We conducted a thoroughly scientific test at dinner last night. What was the American or British word for certain things? The boys failed miserably on ‘pavement.’ They were convinced the British word for a path that you walk on was ‘sidewalk.’ The poor things have entered a world of confusion. They can no longer remember if a word is British or American.
The same with the pronunciation of certain words. They can’t remember the correct way to say ‘garage’ and ‘taco.’ They sit and discuss it back and forth with each other. “I think it’s tarco, no it might be taco.”
And the accents are slowly starting to change. To Americans, they sound incredibly British. At a baseball game recently, Declan was at first base waiting for his teammate to hit the ball. He shouted out ‘Hit it to the heavens!’ to encourage his friend, but he sounded like a character from Brideshead Revisited and everyone started laughing.
More than their accents, it’s their vocabulary that’s changing. When I collect them from school, they’re full of Californian slang, which sounds funny coming out in a British accent. Words like sweet, fail, oh man, totally, awesome. They are completely unaware of the changes but school is definitely making the change come quickly.
I know their accents will change but I’m hoping they’ll become a blend of British and American rather than full on American. Having said that, when we moved back to the UK after I’d lived in the US for 5 years, my accent had changed. I started temping when we arrived home and I left a telephone message for someone. They called back, couldn’t make out my name on the message I’d left but said that ‘the person who called was American.’ I was devastated and explained that it might be me that they were trying to reach.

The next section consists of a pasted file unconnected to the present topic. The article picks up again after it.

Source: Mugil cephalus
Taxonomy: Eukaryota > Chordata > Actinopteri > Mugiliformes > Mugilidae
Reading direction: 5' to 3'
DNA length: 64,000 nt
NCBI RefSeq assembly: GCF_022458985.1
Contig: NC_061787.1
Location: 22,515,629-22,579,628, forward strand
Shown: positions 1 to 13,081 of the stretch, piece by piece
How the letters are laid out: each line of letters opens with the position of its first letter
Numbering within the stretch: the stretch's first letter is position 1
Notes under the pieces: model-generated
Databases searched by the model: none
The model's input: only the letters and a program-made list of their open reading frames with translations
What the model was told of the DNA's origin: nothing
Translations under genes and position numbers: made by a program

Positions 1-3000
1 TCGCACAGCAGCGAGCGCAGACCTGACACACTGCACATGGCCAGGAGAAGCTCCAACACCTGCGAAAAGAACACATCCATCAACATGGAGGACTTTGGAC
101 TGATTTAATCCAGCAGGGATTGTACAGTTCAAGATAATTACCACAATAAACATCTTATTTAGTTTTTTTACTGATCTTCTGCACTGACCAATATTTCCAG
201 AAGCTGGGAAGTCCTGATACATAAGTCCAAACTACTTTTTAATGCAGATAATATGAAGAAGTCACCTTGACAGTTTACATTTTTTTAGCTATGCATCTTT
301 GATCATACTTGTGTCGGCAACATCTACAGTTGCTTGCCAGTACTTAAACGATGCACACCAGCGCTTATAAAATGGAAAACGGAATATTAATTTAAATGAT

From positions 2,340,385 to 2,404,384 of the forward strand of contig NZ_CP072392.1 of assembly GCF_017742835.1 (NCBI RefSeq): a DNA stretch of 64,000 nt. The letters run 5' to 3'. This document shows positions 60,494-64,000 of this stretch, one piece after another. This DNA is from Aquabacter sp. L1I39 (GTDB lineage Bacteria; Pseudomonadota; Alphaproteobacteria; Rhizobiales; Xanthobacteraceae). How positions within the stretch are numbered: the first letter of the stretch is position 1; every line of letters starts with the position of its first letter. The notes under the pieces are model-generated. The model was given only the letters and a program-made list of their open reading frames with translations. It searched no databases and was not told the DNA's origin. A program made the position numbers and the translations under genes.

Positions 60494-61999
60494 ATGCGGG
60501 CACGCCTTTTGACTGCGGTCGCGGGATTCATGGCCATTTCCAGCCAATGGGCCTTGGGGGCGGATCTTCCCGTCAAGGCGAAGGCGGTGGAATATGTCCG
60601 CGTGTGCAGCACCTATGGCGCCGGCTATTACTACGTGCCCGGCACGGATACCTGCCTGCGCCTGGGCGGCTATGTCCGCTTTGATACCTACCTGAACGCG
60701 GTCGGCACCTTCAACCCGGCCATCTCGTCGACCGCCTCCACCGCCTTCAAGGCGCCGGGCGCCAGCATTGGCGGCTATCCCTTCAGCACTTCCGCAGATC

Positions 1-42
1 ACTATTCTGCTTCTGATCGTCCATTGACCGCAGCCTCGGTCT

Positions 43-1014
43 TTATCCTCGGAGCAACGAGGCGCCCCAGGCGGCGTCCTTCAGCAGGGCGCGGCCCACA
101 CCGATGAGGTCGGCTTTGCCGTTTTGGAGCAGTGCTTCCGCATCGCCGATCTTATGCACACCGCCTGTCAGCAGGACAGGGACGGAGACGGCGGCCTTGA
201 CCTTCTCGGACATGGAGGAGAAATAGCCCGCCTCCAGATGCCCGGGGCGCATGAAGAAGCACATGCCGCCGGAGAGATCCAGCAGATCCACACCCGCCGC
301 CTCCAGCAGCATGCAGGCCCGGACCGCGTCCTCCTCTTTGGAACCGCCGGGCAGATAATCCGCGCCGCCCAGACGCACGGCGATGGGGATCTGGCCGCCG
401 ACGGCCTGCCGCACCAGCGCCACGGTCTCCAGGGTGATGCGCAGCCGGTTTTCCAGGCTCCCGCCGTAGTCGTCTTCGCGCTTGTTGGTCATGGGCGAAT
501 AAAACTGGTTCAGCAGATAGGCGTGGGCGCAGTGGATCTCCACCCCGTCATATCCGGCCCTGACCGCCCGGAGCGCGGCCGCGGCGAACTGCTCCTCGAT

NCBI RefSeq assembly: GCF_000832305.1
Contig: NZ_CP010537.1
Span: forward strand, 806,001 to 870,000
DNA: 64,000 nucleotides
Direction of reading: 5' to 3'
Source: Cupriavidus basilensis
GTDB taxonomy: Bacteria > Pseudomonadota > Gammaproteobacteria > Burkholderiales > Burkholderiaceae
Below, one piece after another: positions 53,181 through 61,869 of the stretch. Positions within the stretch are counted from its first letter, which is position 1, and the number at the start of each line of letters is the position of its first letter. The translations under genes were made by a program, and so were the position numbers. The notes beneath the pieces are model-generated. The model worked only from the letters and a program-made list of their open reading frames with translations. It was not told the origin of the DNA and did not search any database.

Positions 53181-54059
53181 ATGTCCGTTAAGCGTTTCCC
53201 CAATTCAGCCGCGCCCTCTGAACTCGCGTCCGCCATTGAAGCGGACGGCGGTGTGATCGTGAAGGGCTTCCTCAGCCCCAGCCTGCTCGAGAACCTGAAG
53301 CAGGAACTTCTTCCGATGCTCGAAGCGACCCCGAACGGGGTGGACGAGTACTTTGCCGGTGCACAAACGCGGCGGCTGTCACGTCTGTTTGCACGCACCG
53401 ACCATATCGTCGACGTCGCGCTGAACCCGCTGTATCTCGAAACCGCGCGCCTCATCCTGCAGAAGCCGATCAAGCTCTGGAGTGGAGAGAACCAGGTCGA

I’m trying to hang in there and use British words, ‘jumper’ and ‘rubbish’ being my main two that seem completely wrong to everyone but I’m determined not to change. At school the other day I asked a child to put their ‘trash in the trash’ then turned to my son and said ‘put your rubbish in the bin.’ Lots of giggles erupted from his classmates. I feel like Mary Poppins when I help in the classroom. I don’t know if I become even more English than normal or I just notice it more. I say things like ‘pop your name on it’ and it sounds so English.
I suppose it’s just a matter of time and we’ll be putting out the trash, but hopefully I can channel Julie Andrews just a little bit longer, even if I do sound like Mary Poppins. Spit spot.
This post was written by Lorna Harris, a British native living in Orange Country, California. She writes about her life in the US, her family, travels and what she misses about the UK (and why it’s better - sometimes) on her blog Califlorna
Photo Credit: Katie Freeland